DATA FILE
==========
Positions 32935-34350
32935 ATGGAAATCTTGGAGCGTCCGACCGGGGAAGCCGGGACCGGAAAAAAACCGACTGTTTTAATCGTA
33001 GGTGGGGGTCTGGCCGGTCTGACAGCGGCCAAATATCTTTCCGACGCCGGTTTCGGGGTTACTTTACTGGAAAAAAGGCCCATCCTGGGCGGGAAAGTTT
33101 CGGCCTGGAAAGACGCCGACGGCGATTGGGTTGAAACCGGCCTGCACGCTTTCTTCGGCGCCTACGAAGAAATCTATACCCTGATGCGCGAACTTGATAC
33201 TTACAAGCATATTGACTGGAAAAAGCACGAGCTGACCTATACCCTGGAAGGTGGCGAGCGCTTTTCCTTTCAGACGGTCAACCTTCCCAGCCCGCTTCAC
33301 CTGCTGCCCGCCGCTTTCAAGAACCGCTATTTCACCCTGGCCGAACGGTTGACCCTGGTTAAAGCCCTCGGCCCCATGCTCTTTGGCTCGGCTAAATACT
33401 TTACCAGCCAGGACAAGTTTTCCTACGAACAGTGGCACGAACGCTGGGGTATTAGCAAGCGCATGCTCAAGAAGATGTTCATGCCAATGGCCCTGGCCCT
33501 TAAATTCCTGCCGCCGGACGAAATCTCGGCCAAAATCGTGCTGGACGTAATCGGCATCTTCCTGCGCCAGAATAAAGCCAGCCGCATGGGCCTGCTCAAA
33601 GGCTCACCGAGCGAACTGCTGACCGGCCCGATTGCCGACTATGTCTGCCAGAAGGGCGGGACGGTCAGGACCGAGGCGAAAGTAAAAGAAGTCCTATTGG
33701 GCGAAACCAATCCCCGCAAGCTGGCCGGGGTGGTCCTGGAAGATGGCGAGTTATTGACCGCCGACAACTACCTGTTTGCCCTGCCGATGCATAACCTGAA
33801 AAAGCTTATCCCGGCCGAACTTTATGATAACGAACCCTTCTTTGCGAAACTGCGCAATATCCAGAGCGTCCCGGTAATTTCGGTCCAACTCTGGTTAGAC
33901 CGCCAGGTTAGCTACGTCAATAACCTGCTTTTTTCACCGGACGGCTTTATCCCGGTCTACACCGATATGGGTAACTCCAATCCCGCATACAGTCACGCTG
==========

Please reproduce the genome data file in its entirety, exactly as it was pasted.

Positions 32935-34350
32935 ATGGAAATCTTGGAGCGTCCGACCGGGGAAGCCGGGACCGGAAAAAAACCGACTGTTTTAATCGTA
33001 GGTGGGGGTCTGGCCGGTCTGACAGCGGCCAAATATCTTTCCGACGCCGGTTTCGGGGTTACTTTACTGGAAAAAAGGCCCATCCTGGGCGGGAAAGTTT
33101 CGGCCTGGAAAGACGCCGACGGCGATTGGGTTGAAACCGGCCTGCACGCTTTCTTCGGCGCCTACGAAGAAATCTATACCCTGATGCGCGAACTTGATAC
33201 TTACAAGCATATTGACTGGAAAAAGCACGAGCTGACCTATACCCTGGAAGGTGGCGAGCGCTTTTCCTTTCAGACGGTCAACCTTCCCAGCCCGCTTCAC
33301 CTGCTGCCCGCCGCTTTCAAGAACCGCTATTTCACCCTGGCCGAACGGTTGACCCTGGTTAAAGCCCTCGGCCCCATGCTCTTTGGCTCGGCTAAATACT
33401 TTACCAGCCAGGACAAGTTTTCCTACGAACAGTGGCACGAACGCTGGGGTATTAGCAAGCGCATGCTCAAGAAGATGTTCATGCCAATGGCCCTGGCCCT
33501 TAAATTCCTGCCGCCGGACGAAATCTCGGCCAAAATCGTGCTGGACGTAATCGGCATCTTCCTGCGCCAGAATAAAGCCAGCCGCATGGGCCTGCTCAAA
33601 GGCTCACCGAGCGAACTGCTGACCGGCCCGATTGCCGACTATGTCTGCCAGAAGGGCGGGACGGTCAGGACCGAGGCGAAAGTAAAAGAAGTCCTATTGG
33701 GCGAAACCAATCCCCGCAAGCTGGCCGGGGTGGTCCTGGAAGATGGCGAGTTATTGACCGCCGACAACTACCTGTTTGCCCTGCCGATGCATAACCTGAA
33801 AAAGCTTATCCCGGCCGAACTTTATGATAACGAACCCTTCTTTGCGAAACTGCGCAATATCCAGAGCGTCCCGGTAATTTCGGTCCAACTCTGGTTAGAC
33901 CGCCAGGTTAGCTACGTCAATAACCTGCTTTTTTCACCGGACGGCTTTATCCCGGTCTACACCGATATGGGTAACTCCAATCCCGCATACAGTCACGCTG